Timeline of disability rights in the United States

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This disability rights timeline lists events relating to the civil rights of people with disabilities in the United States of America, including court decisions, the passage of legislation, activists' actions, significant abuses of people with disabilities that illustrate their lack of civil rights at the time, and the founding of various organizations. Although the disability rights movement itself began in the 1960s, advocacy for the rights of people with disabilities started much earlier and continues to the present.

18th century[edit]

  • 1776 - Following the Revolutionary War, servicemen who suffered significant injuries or were unable to provide for their household were financially supported by the first pension law, which was enacted by the Continental Congress on August 26, 1776.[1]

19th century[edit]

"that every man is to be presumed to be sane, and... that to establish a defense on the ground of insanity, it must be clearly proved that, at the time of the committing of the act, the party accused was laboring under such a defect of reason, from disease of the mind, as not to know the nature and quality of the act he was doing; or if he did know it, that he did not know he was doing what was wrong."[3]:632 The rules so formulated as M'Naghten's Case 1843 10 C & F 200[4] have been a standard test for criminal liability in relation to mentally disordered defendants in common law jurisdictions ever since, with some minor adjustments. When the tests set out by the Rules are satisfied, the accused may be adjudged "not guilty by reason of insanity" or "guilty but insane" and the sentence may be a mandatory or discretionary (but usually indeterminate) period of treatment in a secure hospital facility, or otherwise at the discretion of the court (depending on the country and the offence charged) instead of a punitive disposal. The insanity defence is recognized in Australia, Canada, England and Wales, Hong Kong, India, the Republic of Ireland, New Zealand, Norway and most U.S. states with the exception of Idaho, Kansas, Montana, Utah, and Vermont[5] but not all of these jurisdictions still use the M'Naghten Rules.

1900 – 1969[edit]

  • 1910 - State v. Strasburg, 110 P. 1020 (Wash. 1910), was a case decided by the Washington Supreme Court that held that a statute eliminating the insanity defense was unconstitutional. The court likened the exclusion of evidence of insanity to a denial of trial by jury.[8]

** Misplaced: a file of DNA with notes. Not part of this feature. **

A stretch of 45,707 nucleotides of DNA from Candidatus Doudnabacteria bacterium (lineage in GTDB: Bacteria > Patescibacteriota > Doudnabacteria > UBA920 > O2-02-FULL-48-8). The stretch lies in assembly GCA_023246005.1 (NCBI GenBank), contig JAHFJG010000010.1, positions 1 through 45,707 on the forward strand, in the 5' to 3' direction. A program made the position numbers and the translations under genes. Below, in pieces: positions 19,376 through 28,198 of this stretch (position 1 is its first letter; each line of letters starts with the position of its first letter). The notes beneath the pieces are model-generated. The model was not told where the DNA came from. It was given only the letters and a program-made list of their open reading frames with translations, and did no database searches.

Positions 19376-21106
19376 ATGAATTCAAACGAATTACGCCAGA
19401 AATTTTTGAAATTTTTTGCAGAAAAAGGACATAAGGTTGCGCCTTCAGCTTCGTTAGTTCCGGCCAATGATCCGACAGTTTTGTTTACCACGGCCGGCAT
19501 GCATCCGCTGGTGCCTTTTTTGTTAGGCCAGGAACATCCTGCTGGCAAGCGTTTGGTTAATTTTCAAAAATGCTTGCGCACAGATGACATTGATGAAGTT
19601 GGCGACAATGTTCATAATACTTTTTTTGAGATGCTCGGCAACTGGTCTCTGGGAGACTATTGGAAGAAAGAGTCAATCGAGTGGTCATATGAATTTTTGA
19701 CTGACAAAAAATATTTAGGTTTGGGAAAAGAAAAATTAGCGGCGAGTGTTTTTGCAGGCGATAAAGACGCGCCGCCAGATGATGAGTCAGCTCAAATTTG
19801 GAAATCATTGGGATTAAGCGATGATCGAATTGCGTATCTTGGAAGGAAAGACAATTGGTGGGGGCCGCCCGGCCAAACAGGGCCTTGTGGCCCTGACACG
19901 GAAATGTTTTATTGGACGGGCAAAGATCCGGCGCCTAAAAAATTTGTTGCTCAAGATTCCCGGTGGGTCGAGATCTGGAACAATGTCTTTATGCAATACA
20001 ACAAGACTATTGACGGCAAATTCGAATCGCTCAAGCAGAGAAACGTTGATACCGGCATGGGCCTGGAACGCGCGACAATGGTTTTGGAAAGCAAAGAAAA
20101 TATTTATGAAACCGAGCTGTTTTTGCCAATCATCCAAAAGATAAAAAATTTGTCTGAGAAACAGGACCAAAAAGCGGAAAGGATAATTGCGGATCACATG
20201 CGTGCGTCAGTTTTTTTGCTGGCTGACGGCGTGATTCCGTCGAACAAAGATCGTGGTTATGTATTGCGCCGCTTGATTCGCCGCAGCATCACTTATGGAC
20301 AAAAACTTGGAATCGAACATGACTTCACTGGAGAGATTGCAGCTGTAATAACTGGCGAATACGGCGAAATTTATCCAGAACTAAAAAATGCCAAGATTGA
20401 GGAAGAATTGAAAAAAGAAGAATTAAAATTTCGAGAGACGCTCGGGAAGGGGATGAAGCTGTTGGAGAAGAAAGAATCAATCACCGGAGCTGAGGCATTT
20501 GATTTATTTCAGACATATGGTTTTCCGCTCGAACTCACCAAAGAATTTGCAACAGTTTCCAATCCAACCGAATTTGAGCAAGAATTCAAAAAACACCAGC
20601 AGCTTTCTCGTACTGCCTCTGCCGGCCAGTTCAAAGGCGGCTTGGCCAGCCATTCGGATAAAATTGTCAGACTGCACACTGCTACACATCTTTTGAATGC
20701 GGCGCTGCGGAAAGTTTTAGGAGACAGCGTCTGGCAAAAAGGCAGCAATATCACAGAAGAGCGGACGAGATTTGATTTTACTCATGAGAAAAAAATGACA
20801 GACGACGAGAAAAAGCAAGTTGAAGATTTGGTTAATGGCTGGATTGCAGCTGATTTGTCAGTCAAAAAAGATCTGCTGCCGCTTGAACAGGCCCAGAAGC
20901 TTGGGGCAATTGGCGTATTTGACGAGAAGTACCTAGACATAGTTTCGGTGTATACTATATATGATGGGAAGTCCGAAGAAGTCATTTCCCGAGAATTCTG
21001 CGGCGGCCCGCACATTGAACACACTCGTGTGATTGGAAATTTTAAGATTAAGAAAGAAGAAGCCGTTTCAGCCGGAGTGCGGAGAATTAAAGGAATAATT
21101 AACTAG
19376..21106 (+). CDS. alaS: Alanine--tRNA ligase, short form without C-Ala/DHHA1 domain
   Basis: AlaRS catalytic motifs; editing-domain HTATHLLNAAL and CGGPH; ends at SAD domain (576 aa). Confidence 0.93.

• 1914 - Schloendorff v. Society of New York Hospital, 105 N.E. 92 (N.Y. 1914), was a decision issued by the New York Court of Appeals in 1914 which established principles of informed consent and respondeat superior in United States law.[9]
  • 1915 - Harry Haiselden was the Chief Surgeon at the German-American Hospital in Chicago, and in 1915 he refused to perform needed surgery for children born with severe birth defects and allowed them to die, in an act of eugenics.[10][11] Children he denied surgery included John Bollinger,[10] the child of Mr. and Mrs. Julius Werder,[12] the child of William and Eva Meter,[10] and Paul Hodzima.[13][14] All except Paul Hodzima are known to have died due to lack of medical treatment; Paul's fate is unknown (in addition to lack of medical treatment, Haiselden prescribed a narcotic to ease and speed Paul's death, but Paul's mother stopped administering the drugs, being under pressure from the public to stop.)[13][14] Eventually the Chicago Medical Society threatened Haiselden with expulsion for his decision to allow John Bollinger to die.[15] He was acquitted by a trial jury, but eventually thrown out of practice by the Chicago Medical Board for his lecture series on eugenics and shameless promotion of The Black Stork, a 1917 silent movie that dramatized the events of the Bollinger case.[16][17][18]